ID: How did the design scene react? I know some designers have left. I realize not everyone can leave.
RS: I think that there’s been a lot of initiatives, a lot of energy put by people in the design design field to organize auctions abroad, exhibitions abroad, to allow designers from here to retain or to gain some visibility and get back into the scene. Leaving was a daily consideration for me for about a year until the beginning of this year when I was like, we’re staying. I mean, at least we’re here for now, and we’ll see how it goes. With regards to leaving, even if you can leave, there’s the question of where do you go? And how far do you go? We have a complicated relationship with this country. You go from hating it to loving it to being really attached to it. But there is a need as a working creative to have at least one foot abroad if possible. That can be having an exhibition somewhere now and then, a freelance visa somewhere or having representation somewhere, something to keep our names out there.
ID: There’s a section of your practice called Extraground, which seems to be a space for material experimentation and research in the widest sense. Can you talk a little about that?
RS: This part of the practice is what I see as the ‘archives’ you use when you’re doing a project. There’s so much research that happens to reach the final point, you produce so much material, you meet artisans, suppliers and so on, and none of this shows in the final product. The idea was to create this archive that eventually could be accessible to others and it could contain research that is urban, cultural or material based. As part of this side of my practice, in 2020 I co-founded a collective after the explosion with a group of Columbia alums. The aim was to keep the narrative going, keep Beirut and Lebanon in the news and people’s minds.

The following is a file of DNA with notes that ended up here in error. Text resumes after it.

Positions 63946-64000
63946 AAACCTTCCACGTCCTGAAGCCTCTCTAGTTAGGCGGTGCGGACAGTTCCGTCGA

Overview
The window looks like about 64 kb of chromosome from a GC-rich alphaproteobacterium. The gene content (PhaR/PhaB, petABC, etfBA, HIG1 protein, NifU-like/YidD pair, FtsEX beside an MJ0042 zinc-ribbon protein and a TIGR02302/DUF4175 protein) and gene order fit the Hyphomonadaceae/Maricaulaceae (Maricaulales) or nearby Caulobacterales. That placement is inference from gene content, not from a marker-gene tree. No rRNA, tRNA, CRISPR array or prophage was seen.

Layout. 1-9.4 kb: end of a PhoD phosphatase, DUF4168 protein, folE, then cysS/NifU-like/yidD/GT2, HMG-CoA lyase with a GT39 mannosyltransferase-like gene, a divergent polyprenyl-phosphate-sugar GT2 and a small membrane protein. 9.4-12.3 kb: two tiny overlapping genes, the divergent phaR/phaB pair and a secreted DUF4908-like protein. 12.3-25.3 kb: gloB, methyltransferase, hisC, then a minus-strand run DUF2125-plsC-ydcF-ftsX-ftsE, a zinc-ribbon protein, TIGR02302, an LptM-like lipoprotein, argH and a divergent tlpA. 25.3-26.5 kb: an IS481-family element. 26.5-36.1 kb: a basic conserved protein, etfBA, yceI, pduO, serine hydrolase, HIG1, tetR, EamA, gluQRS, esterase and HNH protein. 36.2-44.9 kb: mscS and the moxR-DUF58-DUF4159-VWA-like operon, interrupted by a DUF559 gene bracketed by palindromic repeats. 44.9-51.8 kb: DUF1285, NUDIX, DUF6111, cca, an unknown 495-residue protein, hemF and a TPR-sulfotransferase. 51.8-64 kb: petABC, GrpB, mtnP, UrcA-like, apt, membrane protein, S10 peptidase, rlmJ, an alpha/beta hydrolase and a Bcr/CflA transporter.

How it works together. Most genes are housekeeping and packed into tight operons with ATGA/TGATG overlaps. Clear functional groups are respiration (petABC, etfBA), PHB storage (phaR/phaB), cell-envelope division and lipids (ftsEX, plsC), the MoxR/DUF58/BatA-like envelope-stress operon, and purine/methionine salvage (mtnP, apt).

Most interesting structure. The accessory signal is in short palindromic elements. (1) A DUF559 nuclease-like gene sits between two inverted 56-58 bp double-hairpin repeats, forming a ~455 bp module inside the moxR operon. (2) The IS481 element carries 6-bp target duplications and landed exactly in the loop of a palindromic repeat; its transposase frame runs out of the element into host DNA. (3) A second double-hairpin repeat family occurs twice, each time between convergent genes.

ID: What are you working on right now? What’s occupying your creative energies?
RS: There are some architecture and interior projects I’m seeing through to completion. But something I’m really keen on is work that I see as the intersection between the products I do and architecture. I don’t know if that makes a lot of sense but I want to take the concepts developed at the product scale and extract certain elements from the language, the geometry, the approach and inject them back into architecture and interiors. Working at the product scale is quicker, and it’s also easier to do certain experiments, but then what do you learn from it and are you able to take these small scale experiments and inject them into a bigger scale. I think this is where things can become super interesting because the two strands of my work that are separate will start to become one.